• Running packages deployed into the SSIS catalog (SSISDB) hosted by an Azure SQL Database server or a managed instance (Project Deployment Model).
  • Running packages deployed into file systems, file shares, or Azure Files (Package Deployment Model).

After an Azure-SSIS IR is provisioned, you can use familiar tools to deploy and run your packages in Azure. These tools include SQL Server Data Tools (SSDT), SQL Server Management Studio (SSMS), and command-line tools like dtinstalldtutil, and dtexec.

For conceptual information on Azure-SSIS IRs, see Azure-SSIS integration runtime overview.

In this tutorial, you complete the following steps:

  • Create a data factory.
  • Provision an Azure-SSIS integration runtime.

Prerequisites

 Note

This article has been updated to use the new Azure PowerShell Az module. You can still use the AzureRM module, which will continue to receive bug fixes until at least December 2020. To learn more about the new Az module and AzureRM compatibility, see Introducing the new Azure PowerShell Az module. For Az module installation instructions, see Install Azure PowerShell.

  • Azure subscription. If you don’t have an Azure subscription, create a free account before you begin.
  • Azure SQL Database server (optional). If you don’t already have a database server, create one in the Azure portal before you get started. Data Factory will in turn create an SSISDB instance on this database server.We recommend that you create the database server in the same Azure region as the integration runtime. This configuration lets the integration runtime write execution logs into SSISDB without crossing Azure regions.Keep these points in mind:
    • Based on the selected database server, the SSISDB instance can be created on your behalf as a single database, as part of an elastic pool, or in a managed instance. It can be accessible in a public network or by joining a virtual network. For guidance in choosing the type of database server to host SSISDB, see Compare an Azure SQL Database single database, elastic pool, and managed instance.If you use an Azure SQL Database server with IP firewall rules/virtual network service endpoints or a managed instance with private endpoint to host SSISDB, or if you require access to on-premises data without configuring a self-hosted IR, you need to join your Azure-SSIS IR to a virtual network. For more information, see Create an Azure-SSIS IR in a virtual network.
    • Confirm that the Allow access to Azure services setting is enabled for the database server. This setting is not applicable when you use an Azure SQL Database server with IP firewall rules/virtual network service endpoints or a managed instance with private endpoint to host SSISDB. For more information, see Secure your Azure SQL database. To enable this setting by using PowerShell, see New-AzSqlServerFirewallRule.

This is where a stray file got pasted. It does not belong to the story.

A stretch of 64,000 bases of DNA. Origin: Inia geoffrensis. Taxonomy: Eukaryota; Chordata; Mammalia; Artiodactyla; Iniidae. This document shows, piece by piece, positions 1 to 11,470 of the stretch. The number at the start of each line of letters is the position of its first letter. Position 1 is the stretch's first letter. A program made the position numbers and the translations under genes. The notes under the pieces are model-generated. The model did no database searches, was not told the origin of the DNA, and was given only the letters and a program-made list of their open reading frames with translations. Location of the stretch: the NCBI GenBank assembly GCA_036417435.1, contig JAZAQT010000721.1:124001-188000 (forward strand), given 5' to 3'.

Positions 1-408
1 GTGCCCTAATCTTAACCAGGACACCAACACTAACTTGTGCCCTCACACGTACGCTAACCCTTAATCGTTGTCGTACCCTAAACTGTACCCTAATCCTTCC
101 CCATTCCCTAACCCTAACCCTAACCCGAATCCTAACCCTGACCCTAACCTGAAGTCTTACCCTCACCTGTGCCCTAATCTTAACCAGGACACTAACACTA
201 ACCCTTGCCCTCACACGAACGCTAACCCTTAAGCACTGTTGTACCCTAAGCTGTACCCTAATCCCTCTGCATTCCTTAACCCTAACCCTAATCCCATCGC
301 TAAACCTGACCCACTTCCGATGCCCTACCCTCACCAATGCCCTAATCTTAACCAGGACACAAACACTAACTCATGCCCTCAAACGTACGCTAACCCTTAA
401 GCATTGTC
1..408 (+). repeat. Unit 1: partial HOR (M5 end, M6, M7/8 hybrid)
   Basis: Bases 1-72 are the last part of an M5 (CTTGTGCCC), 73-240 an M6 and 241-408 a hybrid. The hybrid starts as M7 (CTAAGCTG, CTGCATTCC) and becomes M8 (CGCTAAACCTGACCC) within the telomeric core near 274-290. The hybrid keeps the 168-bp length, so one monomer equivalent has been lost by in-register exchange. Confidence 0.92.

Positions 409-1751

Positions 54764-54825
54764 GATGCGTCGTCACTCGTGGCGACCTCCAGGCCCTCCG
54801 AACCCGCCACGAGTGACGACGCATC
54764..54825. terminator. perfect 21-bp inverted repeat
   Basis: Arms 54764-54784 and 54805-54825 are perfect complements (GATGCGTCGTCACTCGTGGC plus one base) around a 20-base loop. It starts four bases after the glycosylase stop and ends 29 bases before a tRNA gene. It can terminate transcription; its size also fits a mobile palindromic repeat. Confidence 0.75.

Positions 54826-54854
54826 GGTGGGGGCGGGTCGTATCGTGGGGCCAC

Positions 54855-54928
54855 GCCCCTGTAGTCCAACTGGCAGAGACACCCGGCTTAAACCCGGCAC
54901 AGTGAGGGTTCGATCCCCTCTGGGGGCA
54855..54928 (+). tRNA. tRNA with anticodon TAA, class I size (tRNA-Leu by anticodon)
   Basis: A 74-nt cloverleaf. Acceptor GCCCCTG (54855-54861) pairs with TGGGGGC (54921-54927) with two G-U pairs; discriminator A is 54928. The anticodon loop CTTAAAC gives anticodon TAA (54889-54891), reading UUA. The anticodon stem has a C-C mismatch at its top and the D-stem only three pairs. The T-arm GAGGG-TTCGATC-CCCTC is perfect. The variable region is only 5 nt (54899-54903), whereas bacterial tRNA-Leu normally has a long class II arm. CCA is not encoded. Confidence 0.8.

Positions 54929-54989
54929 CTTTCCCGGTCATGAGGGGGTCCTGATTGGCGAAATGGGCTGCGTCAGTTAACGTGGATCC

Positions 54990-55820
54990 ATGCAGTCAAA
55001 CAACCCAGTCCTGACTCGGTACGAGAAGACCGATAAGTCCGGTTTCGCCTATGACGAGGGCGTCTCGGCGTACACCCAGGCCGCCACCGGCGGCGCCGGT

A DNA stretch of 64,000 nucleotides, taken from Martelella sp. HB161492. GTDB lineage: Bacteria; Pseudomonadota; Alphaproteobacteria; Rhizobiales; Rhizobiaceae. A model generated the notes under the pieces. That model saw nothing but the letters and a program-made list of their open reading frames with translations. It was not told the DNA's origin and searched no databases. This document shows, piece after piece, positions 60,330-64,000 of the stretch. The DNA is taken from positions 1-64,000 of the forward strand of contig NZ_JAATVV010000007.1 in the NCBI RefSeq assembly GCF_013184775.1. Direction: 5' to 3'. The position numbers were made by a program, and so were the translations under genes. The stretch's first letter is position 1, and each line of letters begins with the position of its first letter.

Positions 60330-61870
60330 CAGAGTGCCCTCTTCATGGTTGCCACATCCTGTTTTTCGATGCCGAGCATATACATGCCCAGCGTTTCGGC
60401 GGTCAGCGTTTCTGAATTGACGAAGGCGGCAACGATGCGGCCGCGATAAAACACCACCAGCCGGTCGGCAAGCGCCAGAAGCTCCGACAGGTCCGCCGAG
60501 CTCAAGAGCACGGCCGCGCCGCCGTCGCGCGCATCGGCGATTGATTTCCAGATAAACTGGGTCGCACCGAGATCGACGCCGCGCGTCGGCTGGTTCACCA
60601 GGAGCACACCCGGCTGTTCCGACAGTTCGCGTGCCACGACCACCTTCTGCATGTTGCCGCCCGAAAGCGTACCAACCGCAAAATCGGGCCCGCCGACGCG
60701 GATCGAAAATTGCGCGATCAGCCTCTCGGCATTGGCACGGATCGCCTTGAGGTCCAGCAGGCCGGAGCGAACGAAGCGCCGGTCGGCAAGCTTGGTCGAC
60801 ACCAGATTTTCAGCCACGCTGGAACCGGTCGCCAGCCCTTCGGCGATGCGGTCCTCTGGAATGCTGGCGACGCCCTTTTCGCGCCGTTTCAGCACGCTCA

• Add the IP address of the client machine, or a range of IP addresses that includes the IP address of the client machine, to the client IP address list in the firewall settings for the database server. For more information, see Azure SQL Database server-level and database-level firewall rules.
    • You can connect to the database server by using SQL authentication with your server admin credentials, or by using Azure AD authentication with the managed identity for your data factory. For the latter, you need to add the managed identity for your data factory into an Azure AD group with access permissions to the database server. For more information, see Create an Azure-SSIS IR with Azure AD authentication.
    • Confirm that your database server does not have an SSISDB instance already. The provisioning of an Azure-SSIS IR does not support using an existing SSISDB instance.

 Note

For a list of Azure regions in which Data Factory and an Azure-SSIS IR are currently available, see Data Factory and SSIS IR availability by region.

Create a data factory

To create your data factory via the Azure portal, follow the step-by-step instructions in Create a data factory via the UI. Select Pin to dashboard while doing so, to allow quick access after its creation.

After your data factory is created, open its overview page in the Azure portal. Select the Author & Monitor tile to open the Let’s get started page on a separate tab. There, you can continue to create your Azure-SSIS IR.

Create an Azure-SSIS integration runtime

From the Data Factory overview

  1. On the Let’s get started page, select the Configure SSIS Integration Runtime tile."Configure SSIS Integration Runtime" tile
  2. For the remaining steps to set up an Azure-SSIS IR, see the Provision an Azure-SSIS integration runtime section.

From the authoring UI

  1. In the Azure Data Factory UI, switch to the Edit tab and select Connections. Then switch to the Integration Runtimes tab to view existing integration runtimes in your data factory.Selections for viewing existing IRs